“I’m an O.G. fool, the O stands for Oaktown”
When Stanley Kirk Burrell made this statement in 1994 he was not taken seriously. Despite having dropped the “M.C.” from his name and adopting a harder G-funk based sound for “The Funky Headhunter,” few people found it believable that the man behind “U Can’t Touch This” and “Pray” had suddenly gone from radio friendly pop music to being an underground hard rock with street credentials. The now infamous “Pumps and a Bump” video only made matters worse. Considering he’s better known for his Christian ministry than his rap career these days, even he must be embarrassed by what appears to be a RAGING boner he sports throughout the clip in the presence of the beautiful women the song references.
The video proved to be SO controversial that Hammer actually had to reshoot it, releasing it as “part two” in the series, but he was still supporting a suspicious bulge in his Hammer Pants as he did his Hammer Dance. It’s hard to say whether him wearing more clothes makes it better or worse.
Critics still took aim at the fact he seemed to be swagger jacking straight from Death Row in the new video. It’s hard to deny that in the new clips he looks like he could be rolling through Compton with Dre and Snoop. It’s not a coincidence either — he wound up signing with the label a year later. Ultimately he left after Tupac Shakur’s untimely passing without releasing an album, but it’s clear on “The Funky Headhunter” that he was pursuing a new G’d up from the feet up musical direction. Singles like “Don’t Stop” pulsed with what the choral singers described as “O.G. funk” thanks to samples from George Clinton and Tom Browne.
“I keep on tryin to tell y’all/You keep dissin and dissin and dissin but I don’t fall/Yo, tell me who gots da props? (I got da props!)/Tell me whose got the loot? (Hammer got lots!)” Clearly that was before he went bankrupt in ’96. Even those the excessive posturing from the man behind pop songs like “2 Legit 2 Quit” and “Addams Family” seems comical, there’s an untold truth behind the album you might find surprising — “O.G.” Hammer was closer to the truth than “M.C.” Hammer. He actually WAS connected in Oakland, and if you dared to cross him or insult him, there could be dire consequences. If you’ve never heard MC Serch talk about Hammer flexing his muscle to put a contract out on 3rd Bass, it’s quite an eye opener. Even with his brand new sound, Hammer still tried to put out dance friendly songs like “Break ‘Em Off Somethin’ Proper” and “One Mo’ Time.”
“I’m goin for mine, one mo’ time/I’m gettin my goals accomplished while the others sit back and whine/None of y’all can fade me, so don’t even try/Cause I’m the best at what I do and I’ma tell you why/You see I’m 2 Legit, 2 ever Quit.” These bars illustrate Hammer’s problem in a nutshell. Problem number one — he’s trying to flex as a lyricist but puts so many syllables in one bar he almost misses the beat. Problem number two — even though he’s now portraying a harder image he never cusses or swears on his records. Like the late Eazy-E once said, “I never met an O.G. who never did shit wrong.” Problem number three — despite trying to shed his pop music image, he can’t HELP but be proud of his previous successes and millions of record sold. Hammer can’t escape his past while he’s still referencing it.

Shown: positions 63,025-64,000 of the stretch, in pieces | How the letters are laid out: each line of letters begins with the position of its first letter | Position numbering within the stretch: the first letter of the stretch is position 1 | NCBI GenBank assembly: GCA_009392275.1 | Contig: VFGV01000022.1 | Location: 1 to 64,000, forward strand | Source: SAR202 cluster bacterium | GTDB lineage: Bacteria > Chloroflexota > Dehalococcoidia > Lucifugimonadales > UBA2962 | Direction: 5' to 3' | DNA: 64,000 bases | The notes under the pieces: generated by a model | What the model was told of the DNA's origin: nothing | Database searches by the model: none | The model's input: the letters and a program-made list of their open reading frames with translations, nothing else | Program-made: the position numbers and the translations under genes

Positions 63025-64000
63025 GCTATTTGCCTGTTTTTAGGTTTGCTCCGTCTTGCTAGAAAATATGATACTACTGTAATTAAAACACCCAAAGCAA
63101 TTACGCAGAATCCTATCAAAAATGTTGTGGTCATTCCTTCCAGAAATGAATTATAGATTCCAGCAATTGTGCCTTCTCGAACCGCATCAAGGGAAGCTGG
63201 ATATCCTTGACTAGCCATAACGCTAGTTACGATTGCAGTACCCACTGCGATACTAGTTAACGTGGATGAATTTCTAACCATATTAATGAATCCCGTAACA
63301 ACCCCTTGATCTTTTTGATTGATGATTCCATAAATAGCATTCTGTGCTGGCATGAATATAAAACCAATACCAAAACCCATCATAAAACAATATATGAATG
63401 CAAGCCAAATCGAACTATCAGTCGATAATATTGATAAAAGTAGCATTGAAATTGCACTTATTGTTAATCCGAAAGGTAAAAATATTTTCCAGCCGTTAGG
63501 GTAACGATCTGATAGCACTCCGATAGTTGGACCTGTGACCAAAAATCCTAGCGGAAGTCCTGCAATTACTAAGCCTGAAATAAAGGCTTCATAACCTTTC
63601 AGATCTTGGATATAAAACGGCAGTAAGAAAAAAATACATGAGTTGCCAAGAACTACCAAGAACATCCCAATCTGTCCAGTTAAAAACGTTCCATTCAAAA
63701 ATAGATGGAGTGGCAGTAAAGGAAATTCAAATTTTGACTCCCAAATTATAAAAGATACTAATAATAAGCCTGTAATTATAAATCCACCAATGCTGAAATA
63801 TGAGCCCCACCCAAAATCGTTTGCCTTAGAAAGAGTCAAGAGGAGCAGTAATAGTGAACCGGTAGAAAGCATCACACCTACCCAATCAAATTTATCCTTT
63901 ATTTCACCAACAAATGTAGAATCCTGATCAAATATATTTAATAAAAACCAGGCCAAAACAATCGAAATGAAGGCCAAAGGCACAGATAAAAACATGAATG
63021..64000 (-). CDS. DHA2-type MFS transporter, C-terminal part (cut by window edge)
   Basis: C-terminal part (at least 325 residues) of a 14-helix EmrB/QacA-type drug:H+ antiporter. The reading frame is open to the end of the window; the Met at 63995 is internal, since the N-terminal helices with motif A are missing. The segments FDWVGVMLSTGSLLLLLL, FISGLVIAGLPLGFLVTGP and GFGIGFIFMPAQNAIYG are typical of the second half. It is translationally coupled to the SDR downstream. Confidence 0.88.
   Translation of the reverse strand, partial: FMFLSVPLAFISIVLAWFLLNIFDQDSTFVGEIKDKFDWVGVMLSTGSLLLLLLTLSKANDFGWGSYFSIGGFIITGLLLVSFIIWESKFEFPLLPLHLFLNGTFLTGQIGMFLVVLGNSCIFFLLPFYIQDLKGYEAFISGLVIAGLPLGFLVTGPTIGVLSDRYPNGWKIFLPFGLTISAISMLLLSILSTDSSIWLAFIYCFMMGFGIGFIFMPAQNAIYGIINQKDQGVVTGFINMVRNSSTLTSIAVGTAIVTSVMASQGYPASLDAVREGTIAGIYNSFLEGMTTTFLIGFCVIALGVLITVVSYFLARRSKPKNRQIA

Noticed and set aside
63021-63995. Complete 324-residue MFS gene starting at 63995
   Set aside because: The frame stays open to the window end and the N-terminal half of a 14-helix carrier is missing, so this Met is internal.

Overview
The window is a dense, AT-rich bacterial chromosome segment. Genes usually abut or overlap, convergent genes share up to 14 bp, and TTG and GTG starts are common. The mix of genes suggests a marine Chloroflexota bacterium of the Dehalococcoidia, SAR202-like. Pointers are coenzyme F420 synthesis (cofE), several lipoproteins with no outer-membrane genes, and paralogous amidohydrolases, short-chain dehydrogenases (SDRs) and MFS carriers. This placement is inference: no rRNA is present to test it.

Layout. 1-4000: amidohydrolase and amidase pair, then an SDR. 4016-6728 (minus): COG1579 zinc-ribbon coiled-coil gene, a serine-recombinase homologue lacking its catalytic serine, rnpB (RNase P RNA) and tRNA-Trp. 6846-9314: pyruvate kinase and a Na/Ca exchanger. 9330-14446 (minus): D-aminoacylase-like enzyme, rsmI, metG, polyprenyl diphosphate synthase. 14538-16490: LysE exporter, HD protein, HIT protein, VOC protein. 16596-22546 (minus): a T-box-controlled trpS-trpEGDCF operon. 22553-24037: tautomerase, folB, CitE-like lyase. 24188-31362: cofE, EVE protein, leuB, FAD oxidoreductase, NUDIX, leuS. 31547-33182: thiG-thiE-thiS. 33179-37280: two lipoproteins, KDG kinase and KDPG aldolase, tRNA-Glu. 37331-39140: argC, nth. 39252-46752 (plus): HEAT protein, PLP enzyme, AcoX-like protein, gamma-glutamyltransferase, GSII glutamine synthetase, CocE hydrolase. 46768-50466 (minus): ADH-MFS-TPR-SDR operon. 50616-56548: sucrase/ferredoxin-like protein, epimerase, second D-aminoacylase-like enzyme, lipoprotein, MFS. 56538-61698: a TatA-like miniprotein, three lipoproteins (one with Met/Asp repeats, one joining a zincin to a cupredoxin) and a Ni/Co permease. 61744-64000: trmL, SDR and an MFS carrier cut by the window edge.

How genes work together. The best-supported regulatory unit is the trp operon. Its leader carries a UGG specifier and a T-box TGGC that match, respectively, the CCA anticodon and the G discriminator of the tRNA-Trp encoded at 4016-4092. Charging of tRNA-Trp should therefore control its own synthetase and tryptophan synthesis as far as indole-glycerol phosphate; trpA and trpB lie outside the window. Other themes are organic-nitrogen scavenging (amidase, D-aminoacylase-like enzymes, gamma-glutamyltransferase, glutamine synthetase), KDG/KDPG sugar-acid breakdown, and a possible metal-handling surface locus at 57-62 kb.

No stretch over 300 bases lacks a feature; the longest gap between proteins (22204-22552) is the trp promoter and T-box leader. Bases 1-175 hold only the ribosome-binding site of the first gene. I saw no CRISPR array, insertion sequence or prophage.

Oddly though “The Funky Headhunter” isn’t really a BAD album. This was the source of several contentious debates I had in my college days, because like many others I found the new “hardcore” Hammer to be a silly concept with an absurdly pornographic video that only made matters worse. His defenders had a point I adamantly refused to accept — even if going from pop rap to G-funk was a swerve so bad he could only crash, the music was actually good. I concede. “It’s All That” is a highly listenable song as are so many others on this CD. It sounds like a 1990’s collision between Teddy Riley and Warren G and it works perfectly.
In retrospect there’s no way Mr. Burrell can deny the derision that would come from such a drastic makeover. It smacked of a desperate attempt to stay relevant in the face of a changing musical scene, and it wreaked of being inauthentic because he wouldn’t go ALL IN on it. The gangsters of rap were smoking weed, drinking 40’s and fucking bitches all over their songs. Hammer looked tougher and sounded rougher but underneath the surface he was still as clean cut as ever. Enough of his old fans stuck around for the album to go platinum, but when you’ve gone EIGHT TIMES platinum in the past, that actually seems like a failure by comparison. I can’t deny the transformation is comical, but it’s also not as terrible as first I thought.